Sunday, October 10, 2010

Saving the Chinook Salmon - A Story of Grassroots Action

Andrew at Hidden Valley Park
First of all, happy Thanksgiving!

I returned home for this weekend, and was absolutely in love with the pleasant autumn weather. So I thought, what better to do then spend some time enjoying the beauty of the Canadian outdoors? With one of my best friends, we decided to go to Hidden Valley Park in Burlington to observe the seasonal Chinook salmon that are currently running up the rivers and spawning.
Chinook Salmon
When we got to Hidden Valley Park, we ventured through some brush to get to a shallow, somewhat narrow stream. We were suddenly amazed to see at least a dozen large Chinook salmon attempting to swim further upstream!

Chinook salmon are an anadromous fish species, meaning live in the ocean mostly, and breed in fresh water. They are native to the Pacific Ocean, but some were planted in the Great Lakes in the 1970s to control the population of an invasive species known as the alewife.
The Alewife, an invasive species to the Great Lakes.
So, the Chinook salmon are currently passing through the rivers of Southern Ontario, upstream to larger, deeper, and safer spawning grounds. Their nests (called redds) are the place where females they lay hundreds of eggs that will be guarded by the female fish for several weeks before they die. At the same time, the males mate. 

Returning to what we saw during our outing, we soon wondered why the salmon hadn't moved upstream at all after several hours. Then, as we looked upstream, we noticed a very major problem that confronted the salmon, and that was the existence of a beaver's dam blocking the entire width of the upstream. With the dam there, the salmon could not go any further upstream. This troublesome situation prompted us to go and investigate the beaver's dam.

You may be wondering what we saw once we got there. Luckily, I brought my camera with me, so I actually ended up making a short documentary to capture the amazing action that we witnessed. Now you may be thinking, "it's just a beaver dam, how could there be any 'amazing action' "? I'm talking about watching people getting their hands dirty to make real grassroots action to solve a problem.

Please watch the short video below to find out what one man (and some very motivated youth) took upon themselves to save hundreds of future Chinook salmon, and in doing so, preserve, support, and respect one of millions of species of wildlife.

This is just one incredible example of the kinds of people that we have in our communities; people who take action and do good deeds when no one is necessarily looking. I hope that, by reading this story and watching the video, you have been inspired even a little bit more to become a person who takes the time to help the world become a little better - healthier, cleaner, safer, happier - through your own personal actions.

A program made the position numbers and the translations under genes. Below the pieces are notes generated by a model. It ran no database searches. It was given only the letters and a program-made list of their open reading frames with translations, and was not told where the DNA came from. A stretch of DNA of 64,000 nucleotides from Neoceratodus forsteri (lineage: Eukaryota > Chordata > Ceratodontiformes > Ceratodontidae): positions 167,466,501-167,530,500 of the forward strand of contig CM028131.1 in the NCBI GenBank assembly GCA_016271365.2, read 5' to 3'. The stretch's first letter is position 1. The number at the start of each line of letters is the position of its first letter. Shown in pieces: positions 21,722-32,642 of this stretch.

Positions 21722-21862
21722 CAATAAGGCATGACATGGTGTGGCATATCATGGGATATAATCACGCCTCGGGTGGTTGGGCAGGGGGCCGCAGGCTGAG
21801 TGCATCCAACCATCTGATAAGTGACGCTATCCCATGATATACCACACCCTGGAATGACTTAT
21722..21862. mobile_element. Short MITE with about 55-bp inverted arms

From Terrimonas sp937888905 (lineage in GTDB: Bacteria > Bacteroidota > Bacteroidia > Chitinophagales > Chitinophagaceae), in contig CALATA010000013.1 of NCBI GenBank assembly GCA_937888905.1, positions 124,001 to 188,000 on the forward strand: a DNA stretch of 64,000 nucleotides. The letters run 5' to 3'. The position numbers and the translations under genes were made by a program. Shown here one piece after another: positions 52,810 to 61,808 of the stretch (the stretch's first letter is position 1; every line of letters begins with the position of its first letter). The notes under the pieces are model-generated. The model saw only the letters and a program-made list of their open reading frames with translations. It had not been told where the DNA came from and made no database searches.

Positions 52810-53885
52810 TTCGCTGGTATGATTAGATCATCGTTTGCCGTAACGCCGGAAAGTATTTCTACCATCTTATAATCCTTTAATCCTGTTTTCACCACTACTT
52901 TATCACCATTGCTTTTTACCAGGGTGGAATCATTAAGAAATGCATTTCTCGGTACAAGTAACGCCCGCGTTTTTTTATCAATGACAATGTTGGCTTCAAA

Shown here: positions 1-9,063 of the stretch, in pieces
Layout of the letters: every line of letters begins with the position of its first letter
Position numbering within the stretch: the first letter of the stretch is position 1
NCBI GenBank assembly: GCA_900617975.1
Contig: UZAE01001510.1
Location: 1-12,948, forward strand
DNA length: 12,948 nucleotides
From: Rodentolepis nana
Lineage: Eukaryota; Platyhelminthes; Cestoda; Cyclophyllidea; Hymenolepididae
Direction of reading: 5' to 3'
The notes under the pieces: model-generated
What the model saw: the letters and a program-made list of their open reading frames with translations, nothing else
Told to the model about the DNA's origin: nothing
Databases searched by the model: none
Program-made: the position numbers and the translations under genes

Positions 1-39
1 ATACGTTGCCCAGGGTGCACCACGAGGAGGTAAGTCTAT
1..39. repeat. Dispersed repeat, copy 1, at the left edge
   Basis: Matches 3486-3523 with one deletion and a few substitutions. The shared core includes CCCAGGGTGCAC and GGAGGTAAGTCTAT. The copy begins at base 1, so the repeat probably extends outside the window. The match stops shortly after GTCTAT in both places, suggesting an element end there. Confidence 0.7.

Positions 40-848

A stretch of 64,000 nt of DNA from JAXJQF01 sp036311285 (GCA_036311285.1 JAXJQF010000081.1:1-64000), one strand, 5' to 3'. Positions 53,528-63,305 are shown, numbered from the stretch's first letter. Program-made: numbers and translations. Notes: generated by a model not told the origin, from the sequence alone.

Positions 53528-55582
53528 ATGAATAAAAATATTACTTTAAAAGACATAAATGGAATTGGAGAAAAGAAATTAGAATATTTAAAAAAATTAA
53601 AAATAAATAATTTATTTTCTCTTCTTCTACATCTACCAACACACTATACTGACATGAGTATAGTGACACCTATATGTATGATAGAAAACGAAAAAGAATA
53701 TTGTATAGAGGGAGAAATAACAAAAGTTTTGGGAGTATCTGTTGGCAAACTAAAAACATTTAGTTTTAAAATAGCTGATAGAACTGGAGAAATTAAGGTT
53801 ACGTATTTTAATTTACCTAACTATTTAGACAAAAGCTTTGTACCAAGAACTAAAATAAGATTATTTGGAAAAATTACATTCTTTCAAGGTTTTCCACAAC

Keep striving,

Wednesday, October 6, 2010

Post-Arctic Expedition! The Photo Album!

The Arctic Expedition. 
It was a beautiful, life-changing, eye-opening, very real, and at times shocking experience. 
I learned a lot not only about the Arctic and its issues but about the human nature. Since returning back home, I've done a few presentations sharing my experiences and what I saw to friends other community people. Mind you, it's been surprisingly difficult getting used to urban life once again, 
as the contrasts are huge between the Arctic and back home. While I could describe this as a 
once-in-a-lifetime experience, I won't, because I do hope to return someday, 
hopefully soon, and with a renewed sense of purpose.

That was a little snippet of a journal entry about how I felt right after the expedition upon returning to the urban world.

Well, it's been quite a while since I last wrote a post, dating back to pre-Arctic expedition times. Well, I thought it is definitely worthwhile (and quite overdue) to share with you my Arctic expedition photos by now!

My original vision in sharing my experience on my blog was to post my authentic expedition log accompanied by these photos, but I have not gotten around to doing so as of yet.

Please still enjoy and appreciate these photos in the link below. But remember, photos only capture what is seen through the lens. It is difficult to really know what the Arctic is like, and what is happening there without actually planting your feet on that soft tundra moss, looking up with amazement at the dancing Northern Lights, smelling the pristine and wholesome air of the Arctic, tasting that Arctic char (an Inuit staple food), or...listening to the chorus of hundreds of walruses as they (roar?) !

I hope, however, to soon share with you what it is like to embrace the Arctic's spectacular elements with all five senses through my writing, documented videos, and more.   

Click here to see my Arctic Expedition Photo Album! 

In the (post) expedition spirit,